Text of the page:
N2 - One of the major problems faced by the application of geological remote sensing is its potential limitation in areas of a temperate climate with agricultural cultivation, limited outcrops and vegetation cover. This was the issue experienced when it was attempted to use the multi-spectral satellite Advanced Spaceborne Thermal Emission Reflectance Radiometer (ASTER) imagery to assist the updating of 1:100,000 geological mapping with the Ardlethan/Barmedman map sheets of central New South Wales (NSW), Australia. Most successful applications of geological remote sensing have been achieved in arid to semi-arid environments where vegetation and cultivation is minimal. Typically, day-time acquired ASTER visible to shortwave surface reflectance derived map products has extracted useful mineral related compositional information in such areas however in the studied areas of central NSW these techniques proved limited, particularly when using large mosaicked products such as the National Australia ASTER Geoscience Maps. Some improvement in geological discrimination was achieved using individual ASTER scenes, masked by high slope angle and processed into spectrally unmixed products. An alternative approach to extracting geoscience related products, utilised, night-time acquired ASTER thermal products. Their surface kinetic temperature products showed some potential for identifying the limited and sparse outcrops useful for field mapping geologists. Overall this study also showed the importance of the image spatial resolution in vegetated and cultivated areas with limited outcrop. Ideally a finer spatial image product than available with ASTER’s VNIR-SWIR combined products at 30 m is required.

AB - One of the major problems faced by the application of geological remote sensing is its potential limitation in areas of a temperate climate with agricultural cultivation, limited outcrops and vegetation cover. This was the issue experienced when it was attempted to use the multi-spectral satellite Advanced Spaceborne Thermal Emission Reflectance Radiometer (ASTER) imagery to assist the updating of 1:100,000 geological mapping with the Ardlethan/Barmedman map sheets of central New South Wales (NSW), Australia. Most successful applications of geological remote sensing have been achieved in arid to semi-arid environments where vegetation and cultivation is minimal. Typically, day-time acquired ASTER visible to shortwave surface reflectance derived map products has extracted useful mineral related compositional information in such areas however in the studied areas of central NSW these techniques proved limited, particularly when using large mosaicked products such as the National Australia ASTER Geoscience Maps. Some improvement in geological discrimination was achieved using individual ASTER scenes, masked by high slope angle and processed into spectrally unmixed products. An alternative approach to extracting geoscience related products, utilised, night-time acquired ASTER thermal products. Their surface kinetic temperature products showed some potential for identifying the limited and sparse outcrops useful for field mapping geologists. Overall this study also showed the importance of the image spatial resolution in vegetated and cultivated areas with limited outcrop. Ideally a finer spatial image product than available with ASTER’s VNIR-SWIR combined products at 30 m is required.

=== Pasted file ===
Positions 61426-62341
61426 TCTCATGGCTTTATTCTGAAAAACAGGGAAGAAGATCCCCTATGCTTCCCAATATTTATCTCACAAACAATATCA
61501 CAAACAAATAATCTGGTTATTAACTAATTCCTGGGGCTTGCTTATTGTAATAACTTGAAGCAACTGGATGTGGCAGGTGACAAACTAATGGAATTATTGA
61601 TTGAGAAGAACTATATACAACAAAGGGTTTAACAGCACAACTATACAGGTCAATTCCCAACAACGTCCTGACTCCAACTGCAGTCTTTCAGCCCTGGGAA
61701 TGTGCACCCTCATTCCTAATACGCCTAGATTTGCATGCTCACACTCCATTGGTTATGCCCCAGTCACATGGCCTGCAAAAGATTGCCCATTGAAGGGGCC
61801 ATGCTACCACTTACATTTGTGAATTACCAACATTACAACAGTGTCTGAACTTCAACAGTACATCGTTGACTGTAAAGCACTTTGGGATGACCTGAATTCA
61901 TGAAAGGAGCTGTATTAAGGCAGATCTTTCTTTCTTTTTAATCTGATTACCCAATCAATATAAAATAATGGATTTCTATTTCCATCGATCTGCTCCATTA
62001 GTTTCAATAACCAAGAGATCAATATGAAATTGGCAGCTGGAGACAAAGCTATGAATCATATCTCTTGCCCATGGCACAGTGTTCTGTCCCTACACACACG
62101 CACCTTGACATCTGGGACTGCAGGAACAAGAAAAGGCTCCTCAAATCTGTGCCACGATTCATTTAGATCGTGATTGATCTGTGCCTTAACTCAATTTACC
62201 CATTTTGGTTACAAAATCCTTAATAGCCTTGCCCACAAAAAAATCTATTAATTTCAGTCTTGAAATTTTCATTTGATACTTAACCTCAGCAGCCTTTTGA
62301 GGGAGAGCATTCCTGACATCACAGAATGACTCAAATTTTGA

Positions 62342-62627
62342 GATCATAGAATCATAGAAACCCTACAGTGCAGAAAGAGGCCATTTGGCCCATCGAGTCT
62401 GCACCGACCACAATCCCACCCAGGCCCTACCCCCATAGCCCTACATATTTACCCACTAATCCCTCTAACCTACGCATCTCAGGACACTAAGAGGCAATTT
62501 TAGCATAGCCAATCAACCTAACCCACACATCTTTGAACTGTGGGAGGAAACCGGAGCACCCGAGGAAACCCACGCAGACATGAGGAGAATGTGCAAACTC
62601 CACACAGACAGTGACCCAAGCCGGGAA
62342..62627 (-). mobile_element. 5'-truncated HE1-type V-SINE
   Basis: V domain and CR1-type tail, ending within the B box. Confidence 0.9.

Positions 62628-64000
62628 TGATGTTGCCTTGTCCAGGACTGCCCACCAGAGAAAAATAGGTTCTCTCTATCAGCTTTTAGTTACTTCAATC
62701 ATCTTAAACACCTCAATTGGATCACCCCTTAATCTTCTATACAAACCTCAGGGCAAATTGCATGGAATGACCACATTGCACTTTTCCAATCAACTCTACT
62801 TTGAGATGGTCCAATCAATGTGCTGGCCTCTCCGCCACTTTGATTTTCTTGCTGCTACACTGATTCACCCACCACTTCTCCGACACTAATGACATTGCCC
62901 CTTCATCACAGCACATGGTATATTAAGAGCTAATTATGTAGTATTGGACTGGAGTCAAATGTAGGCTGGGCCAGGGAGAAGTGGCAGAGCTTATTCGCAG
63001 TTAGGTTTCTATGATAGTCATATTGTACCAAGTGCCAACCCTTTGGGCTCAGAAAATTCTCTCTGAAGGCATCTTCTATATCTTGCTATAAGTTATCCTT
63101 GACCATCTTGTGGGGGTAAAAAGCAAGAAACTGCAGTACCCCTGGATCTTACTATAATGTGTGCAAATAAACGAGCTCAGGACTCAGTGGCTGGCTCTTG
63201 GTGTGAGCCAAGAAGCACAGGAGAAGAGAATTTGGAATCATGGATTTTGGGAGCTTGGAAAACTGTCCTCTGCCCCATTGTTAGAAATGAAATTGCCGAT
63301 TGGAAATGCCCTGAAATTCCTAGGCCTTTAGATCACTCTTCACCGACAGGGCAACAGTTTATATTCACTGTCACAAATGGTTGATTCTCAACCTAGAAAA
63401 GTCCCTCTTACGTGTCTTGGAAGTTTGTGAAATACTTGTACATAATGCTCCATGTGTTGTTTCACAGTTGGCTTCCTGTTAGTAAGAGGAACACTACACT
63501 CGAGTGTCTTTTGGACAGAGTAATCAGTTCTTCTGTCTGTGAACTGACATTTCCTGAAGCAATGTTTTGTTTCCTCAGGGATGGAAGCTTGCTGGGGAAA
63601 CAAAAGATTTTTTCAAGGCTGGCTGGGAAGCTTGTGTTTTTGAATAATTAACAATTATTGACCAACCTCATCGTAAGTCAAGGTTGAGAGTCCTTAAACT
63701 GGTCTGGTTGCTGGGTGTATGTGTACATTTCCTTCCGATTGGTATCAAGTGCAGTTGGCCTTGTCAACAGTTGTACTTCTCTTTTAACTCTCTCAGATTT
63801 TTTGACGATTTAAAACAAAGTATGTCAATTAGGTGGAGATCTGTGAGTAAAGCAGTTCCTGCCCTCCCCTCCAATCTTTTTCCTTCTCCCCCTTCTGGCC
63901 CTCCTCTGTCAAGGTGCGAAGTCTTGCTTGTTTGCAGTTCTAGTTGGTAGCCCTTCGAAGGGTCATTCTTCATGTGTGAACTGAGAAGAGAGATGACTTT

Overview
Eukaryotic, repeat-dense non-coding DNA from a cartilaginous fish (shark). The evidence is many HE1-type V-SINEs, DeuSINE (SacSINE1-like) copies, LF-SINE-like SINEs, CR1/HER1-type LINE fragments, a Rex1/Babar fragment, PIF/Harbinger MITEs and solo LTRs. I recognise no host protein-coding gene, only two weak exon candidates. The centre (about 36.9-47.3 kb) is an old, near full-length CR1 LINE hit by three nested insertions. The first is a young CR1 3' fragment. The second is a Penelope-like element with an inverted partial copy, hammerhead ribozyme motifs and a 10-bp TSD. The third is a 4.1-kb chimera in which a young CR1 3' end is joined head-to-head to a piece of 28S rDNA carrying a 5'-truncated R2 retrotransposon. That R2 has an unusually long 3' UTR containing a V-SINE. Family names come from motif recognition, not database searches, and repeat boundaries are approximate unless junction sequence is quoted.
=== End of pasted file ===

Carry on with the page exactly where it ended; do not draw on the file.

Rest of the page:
UR - https://ezproxy2.utwente.nl/login?url=https://doi.org/10.1080/23312041.2017.1319259

UR - http://ezproxy.utwente.nl:2048/login?url=https://webapps.itc.utwente.nl/library/2017/ref/hewson_geol.pdf

U2 - 10.1080/23312041.2017.1319259

DO - 10.1080/23312041.2017.1319259

M3 - Article

VL - 3

JO - Cogent Geoscience

JF - Cogent Geoscience

SN - 2331-2041

IS - 1

M1 - 1319259

ER -